Subversion: Not Just for Code Anymore

Here is a subversive way to handle multiple versions of your personal information instead of just versions of code.

or by using svn cat to download a single file:

$ svn cat -r 1563 http://$MY_SERVER/docs/pics/beach.jpg

If you're going to use autoversioning to mount your repository under Linux, you need to install davfs. Once it is installed, mounting the repository is easy. All you need to do is run mount.davfs, like in the following example, which mounts the repository $MY_SERVER/docs at /mnt/documents:

$ mount.davfs http://$MY_SERVER/docs/ /mnt/documents

Before you can use autoversioning though, you also have to turn it on in Apache. To do that, you need to add the SVNAutoversioning on option to your <Location> directive for the Subversion repository.


Subversion is a system with a large feature list, many of which I haven't even touched on. You should know enough now to get started with versioning your files though. I've been using it for my files for a while now and find it to be very helpful. I find it especially useful when used with autoversioning, which makes it an almost seamless integration with the filesystem.

Resources for this article: /article/8751.

William Nagel is the Chief Software Engineer for a small technology company, and the author of Subversion Version Control: Using the Subversion Version Control System in Development Projects. He can be reached at



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Labels for certain important changes

Alvaro Arenas's picture


Good article. However, I was missing a little paragraph about labelling some important versions of a file. For example, I am trying to modify my grandmother’s cake receipt. I made some changes and I got a good receipt, but still I am not totally satisfied. I would like to save this version of the receipt with a label "good-enough" and continue trying. Can I do this? How do I do it?



Re: Labels for certain important changes

William Nagel's picture

Thanks, I'm glad you enjoyed the article.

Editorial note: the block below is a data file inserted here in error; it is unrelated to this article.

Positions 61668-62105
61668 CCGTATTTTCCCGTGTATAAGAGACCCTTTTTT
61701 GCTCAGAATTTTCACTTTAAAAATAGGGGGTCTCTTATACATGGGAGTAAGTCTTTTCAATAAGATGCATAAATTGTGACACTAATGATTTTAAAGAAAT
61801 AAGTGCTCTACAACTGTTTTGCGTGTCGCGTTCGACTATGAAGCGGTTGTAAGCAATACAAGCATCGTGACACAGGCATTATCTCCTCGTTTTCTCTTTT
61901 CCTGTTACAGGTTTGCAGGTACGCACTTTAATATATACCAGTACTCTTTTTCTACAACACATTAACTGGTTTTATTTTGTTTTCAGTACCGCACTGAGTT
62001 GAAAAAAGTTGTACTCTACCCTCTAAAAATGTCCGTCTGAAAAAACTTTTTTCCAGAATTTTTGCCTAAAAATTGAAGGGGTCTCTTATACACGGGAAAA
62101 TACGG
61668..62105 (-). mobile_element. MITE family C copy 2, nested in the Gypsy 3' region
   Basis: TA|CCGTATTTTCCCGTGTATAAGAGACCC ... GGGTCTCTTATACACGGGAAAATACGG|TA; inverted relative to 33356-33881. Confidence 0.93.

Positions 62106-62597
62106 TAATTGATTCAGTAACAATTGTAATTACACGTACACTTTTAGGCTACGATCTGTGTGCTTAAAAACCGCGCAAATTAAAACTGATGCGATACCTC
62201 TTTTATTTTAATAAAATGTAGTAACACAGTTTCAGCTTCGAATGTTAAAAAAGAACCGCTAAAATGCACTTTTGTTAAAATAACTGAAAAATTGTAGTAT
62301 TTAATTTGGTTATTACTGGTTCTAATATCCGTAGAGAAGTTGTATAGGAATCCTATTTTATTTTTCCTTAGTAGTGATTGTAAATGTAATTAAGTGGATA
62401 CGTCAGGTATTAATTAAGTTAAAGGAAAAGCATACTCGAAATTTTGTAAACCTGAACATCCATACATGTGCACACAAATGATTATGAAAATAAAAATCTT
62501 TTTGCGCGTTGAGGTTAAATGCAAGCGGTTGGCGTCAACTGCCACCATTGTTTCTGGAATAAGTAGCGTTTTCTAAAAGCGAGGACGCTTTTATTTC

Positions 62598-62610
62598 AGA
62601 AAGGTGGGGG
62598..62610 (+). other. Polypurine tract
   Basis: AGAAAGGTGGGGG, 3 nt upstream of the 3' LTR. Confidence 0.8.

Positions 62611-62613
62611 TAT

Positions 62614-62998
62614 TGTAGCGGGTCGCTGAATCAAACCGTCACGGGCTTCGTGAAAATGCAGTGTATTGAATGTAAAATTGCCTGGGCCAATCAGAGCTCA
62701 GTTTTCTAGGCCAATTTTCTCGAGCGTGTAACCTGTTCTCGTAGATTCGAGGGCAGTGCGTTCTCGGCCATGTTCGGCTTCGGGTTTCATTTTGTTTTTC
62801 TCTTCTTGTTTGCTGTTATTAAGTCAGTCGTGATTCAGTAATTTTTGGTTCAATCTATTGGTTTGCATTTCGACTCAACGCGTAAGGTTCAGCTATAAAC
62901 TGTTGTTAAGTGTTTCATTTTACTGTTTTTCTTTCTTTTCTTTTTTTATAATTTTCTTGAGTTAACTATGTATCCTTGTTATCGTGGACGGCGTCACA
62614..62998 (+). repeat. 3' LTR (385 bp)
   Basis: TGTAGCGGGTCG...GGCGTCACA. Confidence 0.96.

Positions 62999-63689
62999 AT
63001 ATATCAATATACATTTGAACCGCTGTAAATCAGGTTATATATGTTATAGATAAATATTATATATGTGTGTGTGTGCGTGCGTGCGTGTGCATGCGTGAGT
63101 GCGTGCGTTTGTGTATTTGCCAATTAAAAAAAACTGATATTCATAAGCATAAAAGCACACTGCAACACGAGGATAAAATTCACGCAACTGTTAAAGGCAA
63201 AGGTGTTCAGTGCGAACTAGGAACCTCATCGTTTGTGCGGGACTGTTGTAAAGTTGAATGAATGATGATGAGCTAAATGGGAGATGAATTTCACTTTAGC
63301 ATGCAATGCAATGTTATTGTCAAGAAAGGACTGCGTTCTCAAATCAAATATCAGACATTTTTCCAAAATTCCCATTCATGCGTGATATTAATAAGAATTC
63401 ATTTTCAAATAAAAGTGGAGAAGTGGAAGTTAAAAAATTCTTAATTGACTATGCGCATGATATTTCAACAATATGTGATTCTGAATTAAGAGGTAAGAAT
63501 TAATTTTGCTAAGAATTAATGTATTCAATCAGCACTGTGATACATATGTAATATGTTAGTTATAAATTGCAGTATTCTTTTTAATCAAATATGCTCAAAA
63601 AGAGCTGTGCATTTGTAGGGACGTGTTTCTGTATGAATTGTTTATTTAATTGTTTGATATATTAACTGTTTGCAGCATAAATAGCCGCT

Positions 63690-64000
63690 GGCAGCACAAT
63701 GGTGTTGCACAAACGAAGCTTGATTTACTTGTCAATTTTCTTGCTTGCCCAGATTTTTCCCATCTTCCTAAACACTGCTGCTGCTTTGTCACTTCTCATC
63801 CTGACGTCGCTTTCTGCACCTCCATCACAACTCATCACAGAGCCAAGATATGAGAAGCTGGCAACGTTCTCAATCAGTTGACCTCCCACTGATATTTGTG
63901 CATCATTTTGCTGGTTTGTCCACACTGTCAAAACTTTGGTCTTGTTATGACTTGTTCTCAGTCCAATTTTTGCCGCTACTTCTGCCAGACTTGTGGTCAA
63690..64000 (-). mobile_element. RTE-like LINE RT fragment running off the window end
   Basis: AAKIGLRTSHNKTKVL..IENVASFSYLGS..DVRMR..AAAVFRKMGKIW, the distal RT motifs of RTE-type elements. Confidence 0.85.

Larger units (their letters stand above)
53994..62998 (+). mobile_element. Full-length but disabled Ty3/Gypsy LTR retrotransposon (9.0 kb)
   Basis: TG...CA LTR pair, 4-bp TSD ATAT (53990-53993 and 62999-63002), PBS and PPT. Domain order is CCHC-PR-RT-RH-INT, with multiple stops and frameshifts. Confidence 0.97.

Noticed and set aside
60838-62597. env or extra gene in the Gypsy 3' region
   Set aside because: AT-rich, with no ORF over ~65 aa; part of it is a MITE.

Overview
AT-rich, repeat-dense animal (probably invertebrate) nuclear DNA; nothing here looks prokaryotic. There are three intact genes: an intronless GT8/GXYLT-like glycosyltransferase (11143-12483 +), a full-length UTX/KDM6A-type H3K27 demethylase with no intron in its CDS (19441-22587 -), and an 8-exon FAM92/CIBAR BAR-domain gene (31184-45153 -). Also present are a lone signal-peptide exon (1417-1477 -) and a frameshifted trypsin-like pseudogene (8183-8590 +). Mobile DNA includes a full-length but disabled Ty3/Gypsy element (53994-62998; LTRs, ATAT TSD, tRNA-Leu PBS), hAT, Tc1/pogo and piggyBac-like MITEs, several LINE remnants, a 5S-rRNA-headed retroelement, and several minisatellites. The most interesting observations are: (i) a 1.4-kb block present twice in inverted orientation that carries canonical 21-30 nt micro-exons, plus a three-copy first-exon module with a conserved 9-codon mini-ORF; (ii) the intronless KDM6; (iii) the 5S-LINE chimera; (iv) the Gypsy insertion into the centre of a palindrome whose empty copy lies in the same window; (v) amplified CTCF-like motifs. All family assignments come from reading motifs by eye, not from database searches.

Creating a "label" of a version of your file couldn't be easier. All you have to do is make a copy of the file and rename it to whatever you want. Subversion uses what it calls "cheap copies" when you make a copy of a file in the repository. Basically what that means is that it doesn't really make a copy of the file. Instead all it does is make a new entry under the new filename that points back to the revision of the original file from which it was created, which uses almost zero extra space on disk.

Assuming you are using WebDAV, you can do the copy by just copying the file as you would any other file and Subversion will "do the right thing" (don't create the copy by using Save As from the text editor though, as that will create a copy of the file's contents in the repository). On the other hand, if you're using a working copy of the repository you can do the copy from the command line using "svn copy" followed by "svn commit".

import syntax

padyer's picture

I think you need to use file:/// (3 /'s instead of 2) when not including a hostname.

Awesome article. I really want to try the webdav stuff.


Re: import syntax

William Nagel's picture

I think you need to use file:/// (3 /'s instead of 2) when not including a hostname.

You are correct. However if you look back at the article you'll notice that I use $HOME, which includes the leading slash so that file://$HOME will expand to file:///home/bill (with the correct number of /'s).

Awesome article. I really want to try the webdav stuff.

Thank you very much! I'm glad you enjoyed it and I with you luck with getting WebDAV going.

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